in

Labor imposes more than $2.5 million on humanitarian aid for PNG landslide victims – while new soccer team gets $600 million


Labor has been slammed for pledging just $2.5 million in humanitarian aid to Papua New Guinea after a landslide buried up to 2,000 people – despite proposing to shell out over $600 million for the country’s new soccer team.

A massive landslide hit the village of Yambali in the north of the country in the early hours of Friday while most of the villagers were sleeping.

More than 150 houses were buried under rubble nearly two stories high, and the United Nations estimates that around 675 were killed.

However, PNG’s disaster agency estimated in a letter to the UN that «more than 2,000 people» could be buried alive under the rubble.

Rescuers, who were desperately digging into the ground with shovels and even their bare hands, told local media that they heard screams from below.

The Australian government announced on Monday evening that it would provide $2.5 million in humanitarian aid following the disaster.

A massive landslide hit the village of Yambali in the north of the country in the early hours of Friday while most of the villagers were sleeping.

More than 150 houses were buried under rubble nearly two stories high, and the United Nations estimates that around 675 were killed.

More than 150 houses were buried under rubble nearly two stories high, and the United Nations estimates that around 675 were killed.

«All Australians will be thinking of Papua New Guinea at this very difficult time,» Deputy Prime Minister Richard Marles said.

«The Australian Government will provide an initial $2.5 million in humanitarian aid to support PNG’s response to the landslide in Enga Province.»

However, the announcement was met with widespread criticism online, with many questioning the poor figure.

Recommended Article
Jack Tweed is set to become a father for the first time after announcing girlfriend Ellie Sargeant is pregnant - 15 years after the death of his wife Jade Goody

‘Australia has had 40 years to speak out about PNG and it hasn’t,’ wrote former Australian Federal Police agent Brad Turner, who served in PNG.

‘Putting in PR changes and zero infrastructure now and turning a blind eye to the PNG government’s human rights abuses since 1979 does not make Australia a good neighbour.’

Others compared the $2.5 million in aid to the government’s proposed $600 million investment to fund an 18th NRL team in PNG.

Anthony Albanese has declared his support for the plans, which are expected to cost the federal government $60 million a year for at least a decade.

«I am very supportive of the 18th NRL team in PNG,» the Prime Minister said last year.

Labor has been slammed for pledging just $2.5 million for humanitarian aid after a landslide buried up to 2,000 people - despite proposing to shell out more than $600 million for the country's new football team (pictured)

Labor has been condemned for promising just $2.5m in humanitarian aid after a landslide buried up to 2,000 people – despite proposing to fork out more than $600m for the country’s new football team (pictured)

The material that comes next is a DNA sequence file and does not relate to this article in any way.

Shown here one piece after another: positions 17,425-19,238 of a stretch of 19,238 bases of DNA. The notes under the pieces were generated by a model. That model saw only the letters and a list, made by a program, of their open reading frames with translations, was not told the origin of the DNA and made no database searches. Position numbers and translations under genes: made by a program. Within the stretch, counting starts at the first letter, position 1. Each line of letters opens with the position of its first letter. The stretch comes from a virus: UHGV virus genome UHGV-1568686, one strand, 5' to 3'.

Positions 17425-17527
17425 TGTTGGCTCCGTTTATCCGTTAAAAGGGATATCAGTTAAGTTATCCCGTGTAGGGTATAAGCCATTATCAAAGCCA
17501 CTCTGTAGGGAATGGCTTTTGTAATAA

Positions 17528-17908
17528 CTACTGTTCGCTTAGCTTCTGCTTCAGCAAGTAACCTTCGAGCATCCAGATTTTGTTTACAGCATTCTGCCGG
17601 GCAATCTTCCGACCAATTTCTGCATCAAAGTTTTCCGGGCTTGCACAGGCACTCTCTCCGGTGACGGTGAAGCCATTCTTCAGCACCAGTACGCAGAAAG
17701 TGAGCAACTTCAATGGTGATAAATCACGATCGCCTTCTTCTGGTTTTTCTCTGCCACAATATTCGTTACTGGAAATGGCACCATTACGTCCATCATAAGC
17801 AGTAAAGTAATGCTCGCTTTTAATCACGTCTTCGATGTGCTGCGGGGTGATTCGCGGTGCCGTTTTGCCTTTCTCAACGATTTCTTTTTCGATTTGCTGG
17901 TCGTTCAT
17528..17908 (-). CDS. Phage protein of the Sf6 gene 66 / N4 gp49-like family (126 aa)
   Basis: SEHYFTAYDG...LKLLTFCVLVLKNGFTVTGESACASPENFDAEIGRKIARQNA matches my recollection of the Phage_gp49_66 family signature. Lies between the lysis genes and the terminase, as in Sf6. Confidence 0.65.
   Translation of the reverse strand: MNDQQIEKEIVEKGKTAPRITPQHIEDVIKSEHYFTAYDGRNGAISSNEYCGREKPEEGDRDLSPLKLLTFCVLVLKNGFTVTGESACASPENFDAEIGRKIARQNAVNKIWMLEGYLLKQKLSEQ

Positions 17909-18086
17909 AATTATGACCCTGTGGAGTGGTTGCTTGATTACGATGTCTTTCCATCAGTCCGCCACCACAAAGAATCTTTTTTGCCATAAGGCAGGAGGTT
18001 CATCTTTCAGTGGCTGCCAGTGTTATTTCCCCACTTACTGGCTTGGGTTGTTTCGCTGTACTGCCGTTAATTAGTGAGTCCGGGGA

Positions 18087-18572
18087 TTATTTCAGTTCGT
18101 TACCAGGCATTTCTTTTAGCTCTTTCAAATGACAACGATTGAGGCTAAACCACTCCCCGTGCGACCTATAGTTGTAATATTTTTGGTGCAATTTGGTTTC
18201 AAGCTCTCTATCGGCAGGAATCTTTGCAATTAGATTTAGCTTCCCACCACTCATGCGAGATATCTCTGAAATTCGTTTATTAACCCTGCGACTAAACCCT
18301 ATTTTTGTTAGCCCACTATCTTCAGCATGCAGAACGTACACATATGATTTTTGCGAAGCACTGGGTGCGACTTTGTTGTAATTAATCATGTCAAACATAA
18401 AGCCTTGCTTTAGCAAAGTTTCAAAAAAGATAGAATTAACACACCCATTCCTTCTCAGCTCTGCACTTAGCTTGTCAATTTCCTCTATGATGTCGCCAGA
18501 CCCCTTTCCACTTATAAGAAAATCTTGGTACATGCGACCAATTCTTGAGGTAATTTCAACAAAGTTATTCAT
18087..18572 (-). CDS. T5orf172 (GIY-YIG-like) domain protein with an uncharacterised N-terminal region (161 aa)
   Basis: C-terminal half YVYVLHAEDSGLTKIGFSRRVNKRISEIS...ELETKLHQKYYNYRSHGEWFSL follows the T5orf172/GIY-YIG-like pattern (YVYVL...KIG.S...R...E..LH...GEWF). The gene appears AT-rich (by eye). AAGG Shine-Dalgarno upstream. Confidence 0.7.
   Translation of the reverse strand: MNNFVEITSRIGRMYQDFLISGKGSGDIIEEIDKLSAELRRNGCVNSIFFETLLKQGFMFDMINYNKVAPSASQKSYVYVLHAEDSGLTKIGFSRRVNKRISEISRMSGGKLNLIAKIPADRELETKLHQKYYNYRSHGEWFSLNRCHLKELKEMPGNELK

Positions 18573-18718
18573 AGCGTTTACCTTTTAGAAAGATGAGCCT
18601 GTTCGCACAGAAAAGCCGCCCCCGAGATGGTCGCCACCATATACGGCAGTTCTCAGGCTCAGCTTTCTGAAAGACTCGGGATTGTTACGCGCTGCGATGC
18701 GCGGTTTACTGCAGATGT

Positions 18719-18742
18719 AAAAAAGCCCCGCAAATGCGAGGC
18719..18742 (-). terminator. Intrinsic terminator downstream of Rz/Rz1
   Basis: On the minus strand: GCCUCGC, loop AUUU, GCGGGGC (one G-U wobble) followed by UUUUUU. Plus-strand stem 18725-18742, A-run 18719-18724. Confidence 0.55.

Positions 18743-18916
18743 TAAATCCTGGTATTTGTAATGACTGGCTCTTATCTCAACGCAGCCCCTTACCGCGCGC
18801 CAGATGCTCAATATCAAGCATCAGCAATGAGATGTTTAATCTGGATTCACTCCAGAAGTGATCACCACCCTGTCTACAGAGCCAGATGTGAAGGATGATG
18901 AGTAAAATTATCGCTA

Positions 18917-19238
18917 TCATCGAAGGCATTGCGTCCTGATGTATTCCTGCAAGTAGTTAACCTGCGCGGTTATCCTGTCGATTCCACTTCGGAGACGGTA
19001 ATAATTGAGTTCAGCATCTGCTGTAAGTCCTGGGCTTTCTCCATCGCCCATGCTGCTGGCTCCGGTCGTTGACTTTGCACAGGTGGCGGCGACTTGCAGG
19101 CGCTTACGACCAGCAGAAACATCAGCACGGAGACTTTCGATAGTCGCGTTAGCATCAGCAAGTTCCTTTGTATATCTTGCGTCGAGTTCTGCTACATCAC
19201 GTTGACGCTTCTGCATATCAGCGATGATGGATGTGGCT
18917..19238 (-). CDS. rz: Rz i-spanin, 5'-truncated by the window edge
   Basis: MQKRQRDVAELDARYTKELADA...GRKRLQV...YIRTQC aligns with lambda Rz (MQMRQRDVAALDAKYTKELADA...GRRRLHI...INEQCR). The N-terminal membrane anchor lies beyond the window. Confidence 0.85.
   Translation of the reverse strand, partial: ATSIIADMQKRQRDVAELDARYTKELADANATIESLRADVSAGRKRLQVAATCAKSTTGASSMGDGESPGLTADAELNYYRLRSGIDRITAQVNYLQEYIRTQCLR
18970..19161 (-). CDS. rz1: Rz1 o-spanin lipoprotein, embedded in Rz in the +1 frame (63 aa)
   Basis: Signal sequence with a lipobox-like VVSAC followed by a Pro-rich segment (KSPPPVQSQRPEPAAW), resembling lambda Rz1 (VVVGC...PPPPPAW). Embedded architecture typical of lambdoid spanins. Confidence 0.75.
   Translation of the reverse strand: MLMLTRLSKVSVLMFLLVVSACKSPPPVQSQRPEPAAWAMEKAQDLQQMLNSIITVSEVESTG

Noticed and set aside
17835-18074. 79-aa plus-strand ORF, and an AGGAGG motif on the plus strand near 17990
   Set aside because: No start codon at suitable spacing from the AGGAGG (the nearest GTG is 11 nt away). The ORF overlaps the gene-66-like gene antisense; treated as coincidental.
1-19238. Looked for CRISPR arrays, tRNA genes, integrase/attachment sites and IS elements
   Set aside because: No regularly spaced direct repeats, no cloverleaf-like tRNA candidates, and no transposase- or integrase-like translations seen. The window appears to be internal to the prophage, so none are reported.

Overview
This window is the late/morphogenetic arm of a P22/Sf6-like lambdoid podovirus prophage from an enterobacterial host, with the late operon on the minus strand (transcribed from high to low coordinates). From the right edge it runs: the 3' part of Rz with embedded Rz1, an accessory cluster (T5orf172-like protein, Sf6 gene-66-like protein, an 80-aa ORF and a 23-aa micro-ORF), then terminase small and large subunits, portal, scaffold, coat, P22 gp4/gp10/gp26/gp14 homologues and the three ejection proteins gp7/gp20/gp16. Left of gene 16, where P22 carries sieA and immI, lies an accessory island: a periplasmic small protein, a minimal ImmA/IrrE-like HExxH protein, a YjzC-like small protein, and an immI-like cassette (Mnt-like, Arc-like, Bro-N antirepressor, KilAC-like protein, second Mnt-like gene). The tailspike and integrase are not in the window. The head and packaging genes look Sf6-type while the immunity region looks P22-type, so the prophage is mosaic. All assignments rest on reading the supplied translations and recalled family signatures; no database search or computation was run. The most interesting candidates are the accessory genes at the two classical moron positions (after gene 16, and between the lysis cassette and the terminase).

«This is a change in the relationship with Papua New Guinea.»

The supposed double standard was highlighted by one user X who simply wrote: “$2.5 million for humanitarian aid. $600 million for a football team. Righto.’

Daily Mail Australia has approached the Ministry of Defense for comment.

The government has indicated it will consider providing additional support.

«Today’s package will help the urgent needs of people affected by this devastating landslide and we stand ready to consider further support,» said Foreign Minister Penny Wong.

Rescuers, who were desperately digging into the ground with shovels and even their bare hands, told local media that they heard screams from below.

Rescuers, who were desperately digging into the ground with shovels and even their bare hands, told local media that they heard screams from below.

Recommended Article
LISTEN as it all begins! Why did Jude Bellingham take cheap shots at fans? England need a fire lit under them
In some cases, rescuers even tried to dig for potential survivors with poles

In some cases, rescuers even tried to dig for potential survivors with poles

$2.5 million will help provide shelter, hygiene kits and care for women and children affected by the disaster.

As part of the support package, Australian technical experts will be deployed to the region to assist with geohazard recovery and assessment.

Relief efforts are hampered by the remote mountainous location of the village.

In some cases, rescuers used poles to dig out potential survivors.

“More than 300 lives are buried there as we speak. The boys are fighting,» local lawyer Andrew Ruing told the ABC.

“They’re not using bulldozers or anything… they’re trying to remove big rocks with poles. That’s why we’re asking anyone who can help… we really need help.”



What do you think?

Deja una respuesta

Tu dirección de correo electrónico no será publicada. Los campos obligatorios están marcados con *

GIPHY App Key not set. Please check settings

There are 5 days left to get Early Bird Disrupt Passes

How anxiety affects sleep and mental well-being